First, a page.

Finger Dexterity Activities for Kids

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Finger dexterity activities are designed to help kids improve their ability to handle small objects. Here are my favorite activities to help improve finger dexterity with kids. 

What is finger dexterity? 

Finger dexterity is the ability to control and move the fingers to complete small movements for different fine motor activities. You may also see it referred to as in-hand manipulation skills. 

There are around 34 muscles in the hand that all work together with the primary motor cortex located in the dorsal, or upper side and back, of the frontal lobe of the brain.  

Finger dexterity is involved with activities such as holding and moving a pencil for handwriting, holding and opening/closing scissors for cutting tasks, manipulating zippers and buttons for self-care tasks, opening and closing jars and lids for containers for daily tasks, or playing musical instruments like the piano and violin, etc. 

The skills needed for good finger dexterity include: 

Body awareness: knowing where the fingers are in relation to the task and how to move them appropriately, including how much pressure to put through them 

Sensory processing: understanding and interpreting sensory input correctly and being able to coordinate a response through the body 

Posture: being able to sit with good posture, which puts the shoulders and arms in a good position in order to coordinate the movement of the hands and fingers to complete a task 

Shoulder stability: being able to hold the shoulders steady in order for the arm, forearm, elbows, and hands to complete tasks.

Finger dexterity challenges 

Children who struggle with finger dexterity may have challenges completing tasks such as: 

  • Holding a pencil for handwriting 
  • Using scissors for cutting activities 
  • Use their whole hand to manipulate objects instead of just their fingers (using the palms of the hand instead of their thumb and fingers)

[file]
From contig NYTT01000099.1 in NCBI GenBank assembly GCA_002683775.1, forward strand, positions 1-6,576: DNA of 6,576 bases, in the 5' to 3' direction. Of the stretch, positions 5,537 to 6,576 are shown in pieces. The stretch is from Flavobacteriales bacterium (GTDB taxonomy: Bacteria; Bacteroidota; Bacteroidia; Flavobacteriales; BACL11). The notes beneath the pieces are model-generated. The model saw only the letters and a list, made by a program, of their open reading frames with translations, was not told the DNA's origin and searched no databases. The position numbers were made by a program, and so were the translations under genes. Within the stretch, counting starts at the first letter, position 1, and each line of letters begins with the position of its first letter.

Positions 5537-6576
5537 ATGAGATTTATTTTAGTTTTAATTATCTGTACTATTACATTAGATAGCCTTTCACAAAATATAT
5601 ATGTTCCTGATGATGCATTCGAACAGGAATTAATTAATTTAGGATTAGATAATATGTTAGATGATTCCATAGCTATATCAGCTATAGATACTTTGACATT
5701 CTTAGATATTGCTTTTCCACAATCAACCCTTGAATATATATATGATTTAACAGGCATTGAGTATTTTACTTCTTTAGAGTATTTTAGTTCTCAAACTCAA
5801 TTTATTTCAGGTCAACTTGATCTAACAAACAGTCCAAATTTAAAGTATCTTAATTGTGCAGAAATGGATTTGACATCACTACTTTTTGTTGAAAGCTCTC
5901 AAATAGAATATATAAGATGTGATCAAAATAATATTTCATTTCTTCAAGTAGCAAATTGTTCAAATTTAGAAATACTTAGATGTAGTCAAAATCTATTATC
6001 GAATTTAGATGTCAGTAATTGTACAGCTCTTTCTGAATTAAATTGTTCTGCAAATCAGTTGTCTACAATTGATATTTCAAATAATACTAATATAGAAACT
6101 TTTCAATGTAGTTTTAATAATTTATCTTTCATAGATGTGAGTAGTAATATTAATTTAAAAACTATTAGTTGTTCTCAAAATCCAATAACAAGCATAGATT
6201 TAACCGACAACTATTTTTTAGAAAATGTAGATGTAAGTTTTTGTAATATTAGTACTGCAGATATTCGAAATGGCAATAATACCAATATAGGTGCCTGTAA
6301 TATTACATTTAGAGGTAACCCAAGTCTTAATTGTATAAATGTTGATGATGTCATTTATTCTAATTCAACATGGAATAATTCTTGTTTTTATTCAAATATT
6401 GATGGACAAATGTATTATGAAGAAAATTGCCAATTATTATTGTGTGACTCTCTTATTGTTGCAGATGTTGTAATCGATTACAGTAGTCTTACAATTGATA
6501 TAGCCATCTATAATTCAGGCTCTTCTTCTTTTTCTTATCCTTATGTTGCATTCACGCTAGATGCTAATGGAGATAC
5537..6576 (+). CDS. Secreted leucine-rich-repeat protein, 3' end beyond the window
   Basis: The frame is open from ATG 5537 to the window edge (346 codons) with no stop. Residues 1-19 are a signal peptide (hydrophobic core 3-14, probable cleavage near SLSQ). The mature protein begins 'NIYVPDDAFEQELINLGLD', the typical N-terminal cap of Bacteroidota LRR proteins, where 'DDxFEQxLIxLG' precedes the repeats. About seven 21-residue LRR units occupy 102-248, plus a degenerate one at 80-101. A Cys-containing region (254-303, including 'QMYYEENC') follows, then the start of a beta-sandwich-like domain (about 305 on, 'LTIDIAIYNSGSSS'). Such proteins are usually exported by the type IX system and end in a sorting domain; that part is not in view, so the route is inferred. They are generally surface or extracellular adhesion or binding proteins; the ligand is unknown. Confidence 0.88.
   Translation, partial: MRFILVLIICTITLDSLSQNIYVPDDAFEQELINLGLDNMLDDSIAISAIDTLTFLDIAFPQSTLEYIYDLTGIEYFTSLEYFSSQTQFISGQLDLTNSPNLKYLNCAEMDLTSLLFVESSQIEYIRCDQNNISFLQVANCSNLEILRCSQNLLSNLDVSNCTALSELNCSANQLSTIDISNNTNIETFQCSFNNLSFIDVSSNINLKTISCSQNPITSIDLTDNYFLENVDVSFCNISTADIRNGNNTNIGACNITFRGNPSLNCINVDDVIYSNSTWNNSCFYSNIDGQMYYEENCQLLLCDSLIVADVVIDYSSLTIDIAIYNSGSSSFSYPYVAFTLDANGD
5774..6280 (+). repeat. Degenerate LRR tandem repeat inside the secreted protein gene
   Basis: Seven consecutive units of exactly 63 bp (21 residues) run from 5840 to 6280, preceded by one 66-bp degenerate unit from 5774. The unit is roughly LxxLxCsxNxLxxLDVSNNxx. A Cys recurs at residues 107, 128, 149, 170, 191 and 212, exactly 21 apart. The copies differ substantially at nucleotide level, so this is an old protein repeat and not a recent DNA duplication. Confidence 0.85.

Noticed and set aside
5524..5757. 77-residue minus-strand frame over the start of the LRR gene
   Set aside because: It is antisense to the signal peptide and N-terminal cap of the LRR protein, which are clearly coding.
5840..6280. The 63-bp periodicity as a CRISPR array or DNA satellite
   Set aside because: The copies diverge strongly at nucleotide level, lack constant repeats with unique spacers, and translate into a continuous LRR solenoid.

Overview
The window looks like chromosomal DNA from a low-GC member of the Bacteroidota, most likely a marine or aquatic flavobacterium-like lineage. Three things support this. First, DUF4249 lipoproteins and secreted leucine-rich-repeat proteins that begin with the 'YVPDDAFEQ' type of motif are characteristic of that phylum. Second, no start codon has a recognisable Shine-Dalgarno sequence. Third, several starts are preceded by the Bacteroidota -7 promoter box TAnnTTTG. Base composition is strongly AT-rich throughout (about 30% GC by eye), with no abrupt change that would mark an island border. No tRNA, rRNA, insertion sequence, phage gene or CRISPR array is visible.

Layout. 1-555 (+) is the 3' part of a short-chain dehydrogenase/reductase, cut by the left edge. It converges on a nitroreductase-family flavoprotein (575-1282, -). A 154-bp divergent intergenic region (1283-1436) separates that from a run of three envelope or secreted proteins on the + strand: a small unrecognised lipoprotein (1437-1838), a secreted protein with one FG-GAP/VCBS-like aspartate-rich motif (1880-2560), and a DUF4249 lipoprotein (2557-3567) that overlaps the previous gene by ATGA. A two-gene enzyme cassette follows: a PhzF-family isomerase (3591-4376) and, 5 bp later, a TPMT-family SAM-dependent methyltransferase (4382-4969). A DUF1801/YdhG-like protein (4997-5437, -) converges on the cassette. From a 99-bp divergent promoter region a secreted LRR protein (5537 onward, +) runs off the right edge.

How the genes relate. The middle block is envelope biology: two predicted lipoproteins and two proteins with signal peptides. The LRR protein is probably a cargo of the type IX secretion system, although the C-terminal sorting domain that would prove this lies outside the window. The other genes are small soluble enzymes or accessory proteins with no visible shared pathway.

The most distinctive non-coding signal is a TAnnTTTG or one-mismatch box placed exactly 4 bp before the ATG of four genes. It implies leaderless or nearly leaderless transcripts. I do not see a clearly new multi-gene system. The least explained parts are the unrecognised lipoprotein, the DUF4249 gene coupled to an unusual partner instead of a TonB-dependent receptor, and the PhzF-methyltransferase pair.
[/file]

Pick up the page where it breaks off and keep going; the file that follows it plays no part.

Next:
• Difficulty completing self-care tasks such as buttoning, zipping, etc. 
  • Difficulty opening and closing containers 

These challenges can occur for a variety of reasons including developmental coordination disorder (DCD) and dyspraxia. 

Occupational therapy and coordination challenges 

Occupational Therapy practitioners will often address any fine motor challenges a child is having. In regards to finger dexterity and in-hand manipulation, the 12-hole peg test can be used to evaluate this skill. The child is asked to take each peg out of the hole, flip it, and re-insert it back into the hole as fast as they can. 

Occupational therapists can also help address any underlying skills that may be causing the finger dexterity issue such as sensory processing, body awareness, posture, shoulder stability, hand strength, or any fine motor and self-care challenges. 

If you do suspect your child is having challenges with fine motor skills, be sure to ask for an Occupational therapy evaluation referral from their doctor. 

How can I improve my child's finger dexterity? 

Finger warm-ups and providing lots of opportunities for fine motor activities are great ways to improve your child's finger dexterity. If a child struggles with any of the underlying skills I mentioned above like body awareness, sensory processing, posture, and shoulder stability, these will also impact their ability to complete fine motor activities. 

Let's take a look at some of those ideas below. 

Finger dexterity exercises for kids 

I have a post on handwriting warm-up exercises and some of these activities make perfect finger dexterity exercises for children. 

These first two will get the shoulders and arms loosened up and ready for movement. 

Crocodile Movement/Snaps

Raise your arms in the air with one above the other. Then snap your hands together like a crocodile snapping its jaw. Take turns having the left and right arms above each other for this activity.